Installing a Nest thermostat is one of the most convenient ways to optimize the everyday schedule of your heating and cooling. This smart thermostat can be taught your preferences and automatically make improvements. But as you can expect, it won’t work correctly or at all if you see an error code show up. The specific error code supplies useful information about the underlying problem, something a professional technician can use to provide solutions that much sooner.
Here are seven of the most likely error codes you may find on your Nest thermostat. We’ll explain the basics of each error code as well as how you can address it and the estimated cost to do so. Keep in mind that while the costs will ultimately hinge on the exact Nest model, you can count on paying about $75-$200 for repairs. This should include things like travel and labor costs as well as any specific hardware necessary to wrap up repairs.
e298 – Critical
This critical error code is limited to newer models of the Nest thermostat and is displayed when the power is detached from the system. As this is a critical power error, the thermostat will switch to the backup battery system. The error message will remain on display until the problem is resolved.
Losing power to your Nest thermostat can be for a number of reasons. The wiring might have disconnected or become damaged, or a disconnection might have appeared further along in the electrical system. This could be the circuit breaker, fuse box or system switch. A certified technician should examine electrical connections and wiring until they uncover the root of the problem.
e294 – Critical
Critical error code e294 is displayed when your Nest thermostat’s wiring needs to be reconfigured. More specifically, you’ll need the technician to reconfigure the R wire. They’ll first complete a factory reset of your thermostat to make sure it’s not merely a software error. If that doesn’t work, they’ll check the wiring diagram of the thermostat and begin inspecting connectors.
They’ll detach the power and progressively check each wire, making sure they are fully placed into the connector with the proper amount of bare copper. After they pinpoint the problem connector, it can be replaced for a new one.
e195 – Critical
This critical error code can appear when the weather outside is severely hot. The HVAC system can shut down and stop delivering power to your Nest thermostat. When this problem lingers, the backup battery in your thermostat drains and the thermostat will eventually shut down. In the event the breakers are on, you can check a couple of other places before consulting a professional technician.
Because this error can deplete your thermostat’s battery, the first step may be providing enough power to figure out if this specific error code is what you’re working with. You can separate the thermostat from its base and supply power through a USB cable. If it presents error code 195, you should continue to visually examine components such as the wiring as well as your air conditioner’s air filter or drainage system. If you struggle to detect anything wrong with these components, it will probably be best to call a pro.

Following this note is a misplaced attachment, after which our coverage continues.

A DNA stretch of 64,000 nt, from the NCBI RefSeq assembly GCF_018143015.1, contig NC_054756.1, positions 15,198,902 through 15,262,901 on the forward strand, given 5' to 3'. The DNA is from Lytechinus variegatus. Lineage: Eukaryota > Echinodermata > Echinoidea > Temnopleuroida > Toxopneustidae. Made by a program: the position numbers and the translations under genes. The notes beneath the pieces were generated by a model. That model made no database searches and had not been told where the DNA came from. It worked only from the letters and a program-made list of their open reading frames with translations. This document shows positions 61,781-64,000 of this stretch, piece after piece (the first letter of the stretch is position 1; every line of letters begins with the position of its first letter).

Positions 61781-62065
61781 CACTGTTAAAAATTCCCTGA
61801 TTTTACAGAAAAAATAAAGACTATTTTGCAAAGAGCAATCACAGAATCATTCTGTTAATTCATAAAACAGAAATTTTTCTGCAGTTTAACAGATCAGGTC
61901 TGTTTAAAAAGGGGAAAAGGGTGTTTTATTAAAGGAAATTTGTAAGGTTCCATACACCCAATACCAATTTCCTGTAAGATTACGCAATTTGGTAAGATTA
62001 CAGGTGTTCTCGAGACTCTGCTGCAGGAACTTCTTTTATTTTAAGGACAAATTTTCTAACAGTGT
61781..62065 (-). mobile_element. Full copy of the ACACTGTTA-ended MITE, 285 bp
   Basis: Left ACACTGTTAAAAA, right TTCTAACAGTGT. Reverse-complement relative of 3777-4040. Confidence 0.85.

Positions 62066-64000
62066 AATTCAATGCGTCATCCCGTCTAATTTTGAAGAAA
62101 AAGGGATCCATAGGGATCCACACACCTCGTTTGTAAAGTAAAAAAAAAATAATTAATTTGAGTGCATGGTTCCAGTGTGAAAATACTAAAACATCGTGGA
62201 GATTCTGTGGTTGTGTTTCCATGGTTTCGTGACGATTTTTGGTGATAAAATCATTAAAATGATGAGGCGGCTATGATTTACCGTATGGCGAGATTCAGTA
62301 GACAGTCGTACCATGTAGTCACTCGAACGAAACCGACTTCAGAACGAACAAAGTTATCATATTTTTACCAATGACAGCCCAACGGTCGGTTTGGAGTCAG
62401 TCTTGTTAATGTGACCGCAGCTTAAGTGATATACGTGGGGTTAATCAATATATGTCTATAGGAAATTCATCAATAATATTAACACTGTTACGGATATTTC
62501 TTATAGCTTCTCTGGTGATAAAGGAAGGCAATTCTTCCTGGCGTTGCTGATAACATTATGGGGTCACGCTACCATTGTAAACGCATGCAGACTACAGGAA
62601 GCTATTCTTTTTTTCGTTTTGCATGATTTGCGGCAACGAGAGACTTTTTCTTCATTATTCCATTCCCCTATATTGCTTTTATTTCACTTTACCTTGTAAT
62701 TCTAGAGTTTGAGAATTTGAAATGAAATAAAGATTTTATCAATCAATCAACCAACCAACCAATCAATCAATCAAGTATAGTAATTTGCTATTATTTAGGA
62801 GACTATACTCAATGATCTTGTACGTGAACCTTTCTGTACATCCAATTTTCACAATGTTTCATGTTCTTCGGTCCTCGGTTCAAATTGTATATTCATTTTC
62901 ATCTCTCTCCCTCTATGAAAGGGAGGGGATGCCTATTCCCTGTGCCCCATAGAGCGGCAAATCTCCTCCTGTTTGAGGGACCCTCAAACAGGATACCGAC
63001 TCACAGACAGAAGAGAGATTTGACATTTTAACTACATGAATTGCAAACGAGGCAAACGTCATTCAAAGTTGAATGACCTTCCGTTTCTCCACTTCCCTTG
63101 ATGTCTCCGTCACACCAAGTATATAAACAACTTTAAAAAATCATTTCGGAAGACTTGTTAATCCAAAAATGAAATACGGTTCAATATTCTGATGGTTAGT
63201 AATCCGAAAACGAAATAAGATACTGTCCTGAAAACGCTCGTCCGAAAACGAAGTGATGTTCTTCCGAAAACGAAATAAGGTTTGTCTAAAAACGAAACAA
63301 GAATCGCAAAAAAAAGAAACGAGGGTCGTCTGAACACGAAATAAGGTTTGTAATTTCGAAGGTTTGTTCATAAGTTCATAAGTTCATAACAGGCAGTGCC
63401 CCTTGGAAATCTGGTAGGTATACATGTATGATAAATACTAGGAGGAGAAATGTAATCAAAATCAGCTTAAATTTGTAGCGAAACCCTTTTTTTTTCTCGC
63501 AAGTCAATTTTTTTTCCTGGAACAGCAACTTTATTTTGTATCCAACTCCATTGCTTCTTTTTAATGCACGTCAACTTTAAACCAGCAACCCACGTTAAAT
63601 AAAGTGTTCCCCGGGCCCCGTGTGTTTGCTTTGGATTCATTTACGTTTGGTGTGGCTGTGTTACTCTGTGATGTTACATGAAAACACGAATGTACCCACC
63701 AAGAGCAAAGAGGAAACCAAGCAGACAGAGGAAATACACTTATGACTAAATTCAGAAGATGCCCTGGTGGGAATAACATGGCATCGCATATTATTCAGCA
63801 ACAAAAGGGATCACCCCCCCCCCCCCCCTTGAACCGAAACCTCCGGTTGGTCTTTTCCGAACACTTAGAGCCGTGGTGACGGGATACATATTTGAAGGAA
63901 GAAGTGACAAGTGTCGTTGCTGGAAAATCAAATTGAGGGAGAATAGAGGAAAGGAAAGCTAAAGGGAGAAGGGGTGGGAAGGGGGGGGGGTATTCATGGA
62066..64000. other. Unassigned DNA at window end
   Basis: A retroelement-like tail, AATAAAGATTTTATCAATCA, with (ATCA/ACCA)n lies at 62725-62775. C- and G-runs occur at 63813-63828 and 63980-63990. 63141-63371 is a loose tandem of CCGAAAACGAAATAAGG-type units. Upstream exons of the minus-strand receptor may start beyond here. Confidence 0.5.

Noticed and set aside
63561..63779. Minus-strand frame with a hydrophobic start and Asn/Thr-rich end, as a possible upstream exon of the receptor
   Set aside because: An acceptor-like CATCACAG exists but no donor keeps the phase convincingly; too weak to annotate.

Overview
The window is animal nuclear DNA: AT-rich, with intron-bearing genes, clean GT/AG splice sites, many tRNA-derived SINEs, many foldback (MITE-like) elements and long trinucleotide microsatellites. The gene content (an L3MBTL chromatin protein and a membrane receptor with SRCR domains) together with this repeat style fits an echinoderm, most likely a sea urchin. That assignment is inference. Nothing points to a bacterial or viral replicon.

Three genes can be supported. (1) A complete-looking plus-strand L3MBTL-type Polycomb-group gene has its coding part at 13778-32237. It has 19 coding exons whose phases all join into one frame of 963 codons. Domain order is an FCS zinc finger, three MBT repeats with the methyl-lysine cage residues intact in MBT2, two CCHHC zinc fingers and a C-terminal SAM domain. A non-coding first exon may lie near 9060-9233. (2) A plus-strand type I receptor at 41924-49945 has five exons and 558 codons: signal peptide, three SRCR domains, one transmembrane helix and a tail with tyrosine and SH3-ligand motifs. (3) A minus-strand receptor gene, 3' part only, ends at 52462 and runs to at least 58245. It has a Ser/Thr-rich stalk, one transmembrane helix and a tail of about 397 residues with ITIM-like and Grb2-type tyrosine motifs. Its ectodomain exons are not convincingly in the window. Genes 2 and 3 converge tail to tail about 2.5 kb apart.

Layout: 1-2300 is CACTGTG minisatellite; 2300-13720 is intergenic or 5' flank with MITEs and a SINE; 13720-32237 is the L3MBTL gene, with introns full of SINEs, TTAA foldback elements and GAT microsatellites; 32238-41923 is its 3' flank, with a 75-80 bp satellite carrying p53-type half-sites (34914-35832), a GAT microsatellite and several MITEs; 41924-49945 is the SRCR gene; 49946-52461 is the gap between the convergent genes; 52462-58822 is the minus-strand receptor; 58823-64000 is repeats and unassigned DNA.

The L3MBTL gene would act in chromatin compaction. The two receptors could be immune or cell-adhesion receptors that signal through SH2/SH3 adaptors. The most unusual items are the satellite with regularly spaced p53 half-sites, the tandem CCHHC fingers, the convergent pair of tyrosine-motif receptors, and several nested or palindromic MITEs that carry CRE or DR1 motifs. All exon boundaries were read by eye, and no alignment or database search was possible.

e103 – Critical
Another critical error code, e103 signifies an electrical malfunction with your Nest thermostat. More specifically, e103 can refer to an overcurrent problem, which means the wiring is experiencing more power than needed. This will sometimes stem from the breaker box, an error from the control board or because of a bad connection in the thermostat. Your technician can carefully examine and test the Nest’s electrical system to figure out where the power is surging or why the thermostat thinks there’s an overcurrent problem.
Although this error code isn’t critical, it might still stop you from using the Nest thermostat how you want to. Error code n260 refers to the lack of a C wire or Nest Power Connector, as missing one can block your Nest from receiving adequate power. You can examine the Nest’s C connector for the presence of a C wire and modify the wiring itself if there is. If not, you’ll need a Nest Power Connector.
Due to installation of a Nest Power Connector, you may notice error code E297 be displayed. This can be dealt with by updating your thermostat in Settings -> Software -> Update. If the Power Connector was already installed, you’ll instead have to update the wiring info in the app from Settings -> Thermostat -> Wiring -> Update wiring.
e104 – Critical
Like error code e103, e104 is a critical error originating from an overcurrent. If excessive power is sent through the Nest’s wiring, it can damage internal components and can even be a fire hazard. If you notice this error code appear on your Nest thermostat and want to guard against electrical damage, it’s a good idea to turn the power off straightaway. You can then get a hold of a professional technician with the necessary experience diagnosing and resolving electrical damage.
e73 – Critical
When your thermostat displays error code e73, it means that the Rc wire is not getting power.
This may be as straightforward as the breaker being switched off, but it may also be an issue with the wiring. After shutting off the power to your HVAC system and thermostat, you can visually check the wires to make sure none of them are loose or damaged. If nothing seems to be out of place, it’s best to contact a local professional.